Florida Man Charged with Busch Gardens Flamingo Pinky's Death Is Fatally Hit by Truck
Joseph Corrao allegedly grabbed the bird by the neck and threw her to the ground, causing fatal injuries, in 2016
The Florida man linked to the death of the beloved Busch Gardens flamingo Pinky has died.
Joseph Corrao was crossing a busy road in Orlando, Florida and hit by a pickup truck on Wednesday, June 5, according to a report from the Tampa Bay Times. Corrao was taken to Florida Hospital East before he died at the hospital.
While an investigation into the crash is ongoing, the Tampa Bay Times reported that the driver survived the crash uninjured and was not cited for the collision.
Corrao’s death comes about two months before he was scheduled to appear in court for the death of Pinky, a 19-year-old dancing flamingo that had lived at the Florida amusement park Busch Gardens since her birth there in 1996.
Pinky served as one of the park’s animal ambassadors, and a park spokesperson said it was “a very sad and hard day for us here” at the time of Pinky’s death.
In 2016, Corrao was visiting the park with his mother and three teenage kids when he started picking up flamingos in the Jambo Junction area, according to a police report. While Corrao’s mother told him to stop, he instead grabbed Pinky’s neck and violently threw her to the ground.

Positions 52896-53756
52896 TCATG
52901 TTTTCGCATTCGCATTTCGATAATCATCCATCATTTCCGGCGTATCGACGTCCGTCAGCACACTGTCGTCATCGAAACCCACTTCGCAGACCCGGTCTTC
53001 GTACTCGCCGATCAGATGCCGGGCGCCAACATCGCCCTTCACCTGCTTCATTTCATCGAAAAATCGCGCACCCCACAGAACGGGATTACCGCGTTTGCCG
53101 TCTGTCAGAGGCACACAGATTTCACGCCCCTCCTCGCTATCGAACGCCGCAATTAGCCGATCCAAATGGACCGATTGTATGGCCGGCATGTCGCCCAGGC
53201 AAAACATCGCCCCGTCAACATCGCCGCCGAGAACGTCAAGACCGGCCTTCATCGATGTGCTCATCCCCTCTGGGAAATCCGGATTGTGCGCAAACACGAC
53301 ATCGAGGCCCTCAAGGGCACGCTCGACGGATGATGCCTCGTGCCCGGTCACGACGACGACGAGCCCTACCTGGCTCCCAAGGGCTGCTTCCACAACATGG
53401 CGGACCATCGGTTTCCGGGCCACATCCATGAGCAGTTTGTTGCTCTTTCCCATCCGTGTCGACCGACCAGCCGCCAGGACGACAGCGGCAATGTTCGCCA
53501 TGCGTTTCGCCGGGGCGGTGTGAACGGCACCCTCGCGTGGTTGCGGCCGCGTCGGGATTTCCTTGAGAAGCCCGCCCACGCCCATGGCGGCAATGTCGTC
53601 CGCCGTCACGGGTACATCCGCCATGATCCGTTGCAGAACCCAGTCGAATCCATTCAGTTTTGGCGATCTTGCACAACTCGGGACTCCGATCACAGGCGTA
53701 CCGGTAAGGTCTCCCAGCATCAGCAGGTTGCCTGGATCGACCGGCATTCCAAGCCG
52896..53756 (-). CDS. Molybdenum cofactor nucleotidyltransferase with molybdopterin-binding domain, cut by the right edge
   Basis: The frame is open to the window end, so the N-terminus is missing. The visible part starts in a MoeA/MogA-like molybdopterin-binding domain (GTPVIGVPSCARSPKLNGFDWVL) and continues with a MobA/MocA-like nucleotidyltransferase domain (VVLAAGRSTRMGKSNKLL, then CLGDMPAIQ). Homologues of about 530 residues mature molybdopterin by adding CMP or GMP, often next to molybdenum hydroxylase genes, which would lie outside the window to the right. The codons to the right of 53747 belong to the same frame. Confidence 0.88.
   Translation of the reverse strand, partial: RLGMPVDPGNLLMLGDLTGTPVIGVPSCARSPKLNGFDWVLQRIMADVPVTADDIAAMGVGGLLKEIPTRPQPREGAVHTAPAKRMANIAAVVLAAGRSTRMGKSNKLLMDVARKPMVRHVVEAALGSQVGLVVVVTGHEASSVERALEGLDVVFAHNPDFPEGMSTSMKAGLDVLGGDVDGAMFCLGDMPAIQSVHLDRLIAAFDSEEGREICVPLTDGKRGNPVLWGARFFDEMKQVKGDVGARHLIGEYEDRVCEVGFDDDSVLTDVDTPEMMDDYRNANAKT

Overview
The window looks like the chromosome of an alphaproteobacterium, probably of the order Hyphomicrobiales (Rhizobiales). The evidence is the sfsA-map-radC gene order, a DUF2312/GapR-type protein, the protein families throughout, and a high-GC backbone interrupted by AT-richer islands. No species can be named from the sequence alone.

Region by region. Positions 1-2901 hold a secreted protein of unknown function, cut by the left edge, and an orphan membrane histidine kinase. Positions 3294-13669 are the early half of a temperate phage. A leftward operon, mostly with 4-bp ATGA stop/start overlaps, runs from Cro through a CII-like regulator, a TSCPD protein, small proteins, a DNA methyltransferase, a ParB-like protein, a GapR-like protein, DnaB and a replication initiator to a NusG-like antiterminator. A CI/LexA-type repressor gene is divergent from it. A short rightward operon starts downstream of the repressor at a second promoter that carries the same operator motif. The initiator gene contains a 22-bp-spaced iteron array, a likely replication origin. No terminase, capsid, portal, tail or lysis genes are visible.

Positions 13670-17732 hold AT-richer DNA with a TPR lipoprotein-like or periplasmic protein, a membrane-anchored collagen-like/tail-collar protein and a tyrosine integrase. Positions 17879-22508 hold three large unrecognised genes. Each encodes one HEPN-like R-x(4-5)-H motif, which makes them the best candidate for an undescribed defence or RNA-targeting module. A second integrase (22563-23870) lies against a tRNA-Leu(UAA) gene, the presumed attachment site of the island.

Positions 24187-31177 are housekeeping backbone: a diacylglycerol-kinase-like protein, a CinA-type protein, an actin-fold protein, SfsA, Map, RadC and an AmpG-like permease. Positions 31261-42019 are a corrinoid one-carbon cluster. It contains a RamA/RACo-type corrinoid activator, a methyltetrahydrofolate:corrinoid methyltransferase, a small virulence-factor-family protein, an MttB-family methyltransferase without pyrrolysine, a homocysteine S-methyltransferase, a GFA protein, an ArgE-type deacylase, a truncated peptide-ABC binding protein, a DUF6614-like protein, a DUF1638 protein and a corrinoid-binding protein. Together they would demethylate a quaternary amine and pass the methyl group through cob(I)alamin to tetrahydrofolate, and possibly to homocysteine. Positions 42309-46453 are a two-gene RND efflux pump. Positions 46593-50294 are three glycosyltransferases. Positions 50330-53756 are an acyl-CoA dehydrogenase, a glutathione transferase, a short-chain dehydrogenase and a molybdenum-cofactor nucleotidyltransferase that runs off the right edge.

The attack on the bird left Pinky with traumatic injuries she could not recover from, including nearly severing her foot, and she had to be euthanized.
The Tampa Bay Times reported that Corrao was apologetic after hearing Pinky died from his actions, and told police at the time that he was “just trying to show off to his daughter.”
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Corrao was then arrested by Tampa police, and in a hearing, Judge John Conrad told him his action “actually borders on depraved.”
“Mr. Corrao, I don’t know if you have other issues. I don’t know who does that, I really don’t. I don’t relate to that on any level,” the judge said before ordering him to Hillborough County Jail to be held on a felony count of aggravated cruelty to animals.
“Pinky loved to dance for our guests,” said the park spokesperson at the time.
“Her keepers say that this is not a trained behavior, but a natural behavior she loved to show off,” the spokesperson continued. “Flamingos are filter feeders, using their beaks to strain tasty morsels out of the water around them as they wade. To stir up the tastiest treats, flamingos will stamp their webbed feet. Pinky often performed this toe-tapping behavior out of the water for guests.”
According to the Tampa Bay Times report, Corrao was deemed incompetent to stand trial after being examined by two psychologists, who found he suffered from mental health issues including schizophrenia.
Corrao was declared competent in March, after being told to undergo “in-home competency restoration training,” avoid alcohol and take medication, the outlet reported. The prosecution then continued moving forward on Corrao’s case, and a court date was set for August.
After Corrao’s death, however, prosecutors filed a formal notice dropping the criminal charge against him.